Bob Dawson BA"71

Bob Dawson 1967-68

Percy Paris, Bob Dawson BA'71, Trevor Stienburg, former Head Coach of the men's hockey Huskies, Darrell Maxwell BComm'72 and Willie O’Ree at Homecoming in 2018.

Bob Dawson BA’71

by Alec Bruce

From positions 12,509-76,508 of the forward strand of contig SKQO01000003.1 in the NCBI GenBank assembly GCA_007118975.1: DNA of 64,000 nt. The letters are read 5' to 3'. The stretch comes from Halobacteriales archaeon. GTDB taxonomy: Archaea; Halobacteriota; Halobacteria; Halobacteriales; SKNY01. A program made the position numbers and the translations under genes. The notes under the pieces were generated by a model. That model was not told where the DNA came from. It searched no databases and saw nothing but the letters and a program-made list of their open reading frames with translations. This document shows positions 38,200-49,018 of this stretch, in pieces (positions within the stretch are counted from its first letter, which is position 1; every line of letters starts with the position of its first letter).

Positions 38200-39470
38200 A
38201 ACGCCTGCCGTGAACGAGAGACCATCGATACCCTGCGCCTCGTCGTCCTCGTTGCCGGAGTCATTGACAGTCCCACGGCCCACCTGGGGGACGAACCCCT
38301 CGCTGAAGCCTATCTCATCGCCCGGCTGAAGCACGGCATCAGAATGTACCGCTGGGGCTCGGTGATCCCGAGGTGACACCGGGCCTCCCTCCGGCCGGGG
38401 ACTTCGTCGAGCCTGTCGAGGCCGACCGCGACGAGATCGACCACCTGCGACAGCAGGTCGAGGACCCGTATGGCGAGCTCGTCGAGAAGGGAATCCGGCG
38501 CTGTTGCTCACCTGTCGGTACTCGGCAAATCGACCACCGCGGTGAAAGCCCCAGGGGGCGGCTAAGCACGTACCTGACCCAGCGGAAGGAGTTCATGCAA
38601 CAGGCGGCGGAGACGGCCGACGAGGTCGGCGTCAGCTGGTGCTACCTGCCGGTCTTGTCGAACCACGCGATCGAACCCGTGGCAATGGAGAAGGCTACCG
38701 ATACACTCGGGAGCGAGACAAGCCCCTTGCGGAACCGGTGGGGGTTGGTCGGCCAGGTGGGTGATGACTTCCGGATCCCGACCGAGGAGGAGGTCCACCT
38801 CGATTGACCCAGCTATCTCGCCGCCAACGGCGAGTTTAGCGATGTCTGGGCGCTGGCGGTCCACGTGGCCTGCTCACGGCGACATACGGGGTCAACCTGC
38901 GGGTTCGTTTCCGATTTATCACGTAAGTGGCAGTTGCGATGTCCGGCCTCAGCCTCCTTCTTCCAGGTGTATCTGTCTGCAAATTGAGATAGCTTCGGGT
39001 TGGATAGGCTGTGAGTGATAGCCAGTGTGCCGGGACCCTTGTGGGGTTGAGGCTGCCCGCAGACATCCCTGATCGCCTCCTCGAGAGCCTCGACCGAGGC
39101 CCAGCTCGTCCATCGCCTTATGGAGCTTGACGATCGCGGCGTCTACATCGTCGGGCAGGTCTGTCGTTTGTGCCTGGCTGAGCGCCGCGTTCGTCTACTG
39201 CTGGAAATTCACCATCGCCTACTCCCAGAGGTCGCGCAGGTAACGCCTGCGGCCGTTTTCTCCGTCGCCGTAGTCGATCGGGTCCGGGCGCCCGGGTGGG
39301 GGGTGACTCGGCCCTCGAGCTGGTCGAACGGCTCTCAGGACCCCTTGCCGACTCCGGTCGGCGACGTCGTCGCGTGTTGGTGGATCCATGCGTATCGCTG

Bob Dawson may well be the figment of a public relations professional’s dream. Born in Dartmouth, Dawson BA’71 is a sportsperson extraordinaire, retired federal public servant, Black hockey historian, diversity management consultant, social justice advocate, community organizer, husband, father, grandfather. Or as his old friend and former Nova Scotia MLA Hon. Percy Paris says, “Bob is as close to the perfect individual I have ever met.” It is hard to disagree. And if you did not know the man to know that he has stick-handled his way around obstacles both on and off the ice, you would be tempted to think that perfection came easy. Dawson has spent the better part of a lifetime fighting racism at all levels of hockey—from the moment he became the first Black man to play in the old Atlantic Intercollegiate Hockey League in the late 1960s, continuing to present day. In 2018, Saint Mary’s and the Alumni Association honoured him, along with Paris and Darrell Maxwell BComm'72, of the 1970 team for their achievements, not the least of which was forming the first line of all-Black athletes in Canadian university hockey. Yet, says Paris, “Bob is as steadfast today as he was at SMU.” Speaking from his home in Ottawa, Dawson states the facts. “Racism in hockey is a complex problem,” he says. “The sport doesn’t induce racism, but rather provides an environment for basic emotions like fear, anxiety and frustration—emotions that sometimes bring out the worst in people. Racism is learned behavior.” Over the years, Dawson has worked in partnership with community organizations and universities organizing events, such as Breaking the Ice Series (2020); Roundtable on Racism in Hockey (2019); Symposium on Race and Sports in Canada (2018); Panel Discussion on Hockey and The Black Experience (2017); and, International Hockey Conference, “Putting It on Ice III: Constructing the Hockey Family” (2012). Along with Sam McKegney and Courtney Szto (both of Queen’s University) and Michael Auksi (McGill University), Dawson co-authored the Policy Paper for Anti-Racism in Canadian Hockey to help create actionable items to encourage individuals, leagues, organizations and media to advocate for a more equitable hockey. Most recently, Dawson was named as one of the Social Change Advocates Making an Impact in the “Money and Power, 2022” edition of The Hockey News. In reflecting on his time at Saint Mary’s he says, “I’ve very fond memories of the university. That’s mainly because of feeling accepted and respected, and the wonderful people—not only my hockey teammates, but Coach Bob Boucher, as well as members of the administration.” Dawson retired in 2011, after a much-lauded career in the public service (he received leadership awards in the field of employment equity and diversity). But that was just a technicality. He is still busy. “I’m somewhat hopeful for things to change, but I think more needs to be done,” he says. “I’ll continue to try to make a difference by advocating for social change in the areas of racism and race relations.”